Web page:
Which meant I had to show my student that being brave was worth it, which meant I had to climb that pole.
÷ ÷ ÷
As I stood on the little platform so very high up in the air, the ropes-course woman (who was obviously a monkey in her previous life) cleared her throat, twice. "You can step off the side," she said in that I'm-trying-to-be-patient voice. "Or you can jump."
"Okay," I said, clutching the telephone pole, leaning my head against it. I kept wanting to engage her in conversation — maybe have a cup of tea way up there in the freezing-cold wind. We could talk about how stepping into air so far above ground just doesn't feel right to the brain. We could talk about cognitive abilities, brain chemicals, survival mechanisms; we could talk about the meaning of life and the best way to live it.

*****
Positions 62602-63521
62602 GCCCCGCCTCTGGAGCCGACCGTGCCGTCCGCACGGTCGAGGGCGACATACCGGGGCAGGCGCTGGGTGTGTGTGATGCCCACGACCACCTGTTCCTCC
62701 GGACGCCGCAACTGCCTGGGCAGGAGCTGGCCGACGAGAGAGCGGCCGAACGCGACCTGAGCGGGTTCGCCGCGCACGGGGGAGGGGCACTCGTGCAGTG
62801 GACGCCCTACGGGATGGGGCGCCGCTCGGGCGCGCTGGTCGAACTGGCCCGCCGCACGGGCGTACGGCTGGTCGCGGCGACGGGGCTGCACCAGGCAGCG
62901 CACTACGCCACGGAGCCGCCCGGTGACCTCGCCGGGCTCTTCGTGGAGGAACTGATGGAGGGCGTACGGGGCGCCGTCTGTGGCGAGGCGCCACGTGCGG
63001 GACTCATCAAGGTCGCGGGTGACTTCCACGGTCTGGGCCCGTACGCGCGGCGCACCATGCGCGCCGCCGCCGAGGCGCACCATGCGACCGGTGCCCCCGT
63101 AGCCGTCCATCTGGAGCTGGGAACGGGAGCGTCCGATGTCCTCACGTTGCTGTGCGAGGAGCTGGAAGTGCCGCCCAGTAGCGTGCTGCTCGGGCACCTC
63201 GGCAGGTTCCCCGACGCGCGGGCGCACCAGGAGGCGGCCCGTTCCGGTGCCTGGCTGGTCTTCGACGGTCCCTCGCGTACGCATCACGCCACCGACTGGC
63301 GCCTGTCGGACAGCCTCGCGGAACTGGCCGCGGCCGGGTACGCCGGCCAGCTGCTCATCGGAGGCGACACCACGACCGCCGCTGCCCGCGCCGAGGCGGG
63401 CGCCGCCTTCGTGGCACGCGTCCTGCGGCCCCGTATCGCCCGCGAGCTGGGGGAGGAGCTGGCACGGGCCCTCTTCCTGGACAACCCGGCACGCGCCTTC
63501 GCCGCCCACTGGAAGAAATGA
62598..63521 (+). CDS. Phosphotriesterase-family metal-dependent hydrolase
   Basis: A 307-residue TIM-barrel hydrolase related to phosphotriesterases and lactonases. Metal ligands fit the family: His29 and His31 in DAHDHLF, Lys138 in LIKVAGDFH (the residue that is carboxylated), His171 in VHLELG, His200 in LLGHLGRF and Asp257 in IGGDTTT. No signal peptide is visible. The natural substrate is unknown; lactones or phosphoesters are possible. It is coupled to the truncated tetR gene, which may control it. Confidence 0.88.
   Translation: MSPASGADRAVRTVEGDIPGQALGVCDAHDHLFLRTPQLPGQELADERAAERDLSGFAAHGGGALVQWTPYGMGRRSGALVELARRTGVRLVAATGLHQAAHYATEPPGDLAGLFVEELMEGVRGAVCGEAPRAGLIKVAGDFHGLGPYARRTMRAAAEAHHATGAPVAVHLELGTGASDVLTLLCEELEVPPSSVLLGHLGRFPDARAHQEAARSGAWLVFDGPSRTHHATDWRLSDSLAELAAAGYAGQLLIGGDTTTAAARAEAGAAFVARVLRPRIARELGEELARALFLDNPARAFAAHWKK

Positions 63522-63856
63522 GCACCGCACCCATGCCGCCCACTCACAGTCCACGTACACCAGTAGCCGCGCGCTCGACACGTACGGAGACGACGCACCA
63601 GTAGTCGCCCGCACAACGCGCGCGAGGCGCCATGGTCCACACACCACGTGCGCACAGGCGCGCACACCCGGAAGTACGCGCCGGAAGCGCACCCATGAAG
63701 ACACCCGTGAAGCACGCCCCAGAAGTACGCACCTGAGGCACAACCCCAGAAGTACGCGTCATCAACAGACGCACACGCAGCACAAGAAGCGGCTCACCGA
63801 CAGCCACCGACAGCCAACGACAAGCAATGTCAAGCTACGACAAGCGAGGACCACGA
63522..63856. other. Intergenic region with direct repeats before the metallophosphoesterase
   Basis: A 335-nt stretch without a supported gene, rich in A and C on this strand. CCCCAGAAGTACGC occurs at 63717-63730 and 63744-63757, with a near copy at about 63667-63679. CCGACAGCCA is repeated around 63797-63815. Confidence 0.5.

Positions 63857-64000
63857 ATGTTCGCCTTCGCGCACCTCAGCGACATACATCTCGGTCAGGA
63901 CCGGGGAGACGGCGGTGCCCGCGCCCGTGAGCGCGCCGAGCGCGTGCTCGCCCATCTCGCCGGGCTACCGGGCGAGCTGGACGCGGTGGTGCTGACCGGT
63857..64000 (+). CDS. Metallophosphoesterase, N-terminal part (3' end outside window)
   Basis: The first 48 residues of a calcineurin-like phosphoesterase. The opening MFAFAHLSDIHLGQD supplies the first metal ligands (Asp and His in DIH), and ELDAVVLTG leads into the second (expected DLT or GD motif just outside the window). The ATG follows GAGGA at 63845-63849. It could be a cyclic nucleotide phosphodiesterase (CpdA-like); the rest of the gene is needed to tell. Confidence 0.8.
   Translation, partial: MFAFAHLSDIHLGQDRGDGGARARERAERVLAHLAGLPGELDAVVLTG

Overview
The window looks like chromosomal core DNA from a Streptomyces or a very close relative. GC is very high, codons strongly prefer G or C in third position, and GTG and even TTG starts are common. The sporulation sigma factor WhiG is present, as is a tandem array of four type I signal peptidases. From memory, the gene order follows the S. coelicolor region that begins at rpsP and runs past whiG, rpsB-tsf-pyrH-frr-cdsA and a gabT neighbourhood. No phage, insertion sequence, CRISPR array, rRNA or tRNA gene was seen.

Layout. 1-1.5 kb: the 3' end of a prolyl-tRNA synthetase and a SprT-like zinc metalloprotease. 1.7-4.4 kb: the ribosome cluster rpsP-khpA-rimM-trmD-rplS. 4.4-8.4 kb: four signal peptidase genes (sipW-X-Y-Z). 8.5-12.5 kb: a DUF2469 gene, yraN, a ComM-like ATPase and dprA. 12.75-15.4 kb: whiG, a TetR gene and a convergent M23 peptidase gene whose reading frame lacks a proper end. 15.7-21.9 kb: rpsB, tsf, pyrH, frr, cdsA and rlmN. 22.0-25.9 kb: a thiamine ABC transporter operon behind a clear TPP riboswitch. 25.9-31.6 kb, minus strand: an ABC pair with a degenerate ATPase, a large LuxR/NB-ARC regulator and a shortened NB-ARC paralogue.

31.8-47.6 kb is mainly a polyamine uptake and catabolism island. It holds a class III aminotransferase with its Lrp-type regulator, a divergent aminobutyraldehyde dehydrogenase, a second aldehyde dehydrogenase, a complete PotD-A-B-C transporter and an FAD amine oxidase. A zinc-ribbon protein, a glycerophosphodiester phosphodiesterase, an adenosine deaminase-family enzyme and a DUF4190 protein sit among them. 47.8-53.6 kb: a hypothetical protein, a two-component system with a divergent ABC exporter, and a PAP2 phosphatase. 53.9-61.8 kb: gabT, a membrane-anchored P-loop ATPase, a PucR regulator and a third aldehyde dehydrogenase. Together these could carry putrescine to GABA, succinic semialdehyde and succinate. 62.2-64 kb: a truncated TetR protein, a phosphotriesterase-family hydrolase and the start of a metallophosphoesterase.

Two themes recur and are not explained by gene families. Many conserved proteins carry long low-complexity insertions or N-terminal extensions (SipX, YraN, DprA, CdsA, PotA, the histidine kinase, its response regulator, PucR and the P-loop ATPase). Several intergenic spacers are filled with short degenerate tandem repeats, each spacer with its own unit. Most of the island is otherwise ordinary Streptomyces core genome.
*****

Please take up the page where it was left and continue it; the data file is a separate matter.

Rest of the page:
"Just leap," I am always telling my students. "No throat clearing. No explaining yourself. Just tell a dang story, and tell it well, and tell it true. Don't tell me the story you think I want to hear. Tell the story you want to tell. Just jump." I realized I could have a long talk with this woman about that topic, too — how writing is an act of bravery, and usually requires some big leap.
"Um—" I started.
"You can step off the side of the platform," she said again. "Or you can jump."
÷ ÷ ÷
When you are standing way up on a platform in Northern Colorado, you can see a long ways. I could see the state of Wyoming in one direction; I could see the Rocky Mountains in another direction; I could even see the general location of my parents' ranch — the place that has influenced so much of my work — from up there. But most of all, I could see that flat, hard ground way below me. I could see the dozen graduate students down there too, their small faces staring up, making hand motions that meant I was supposed to leap. I'm fairly certain they were wondering what was wrong with their teacher, the one who had been advocating bravery of the heart for weeks and weeks now.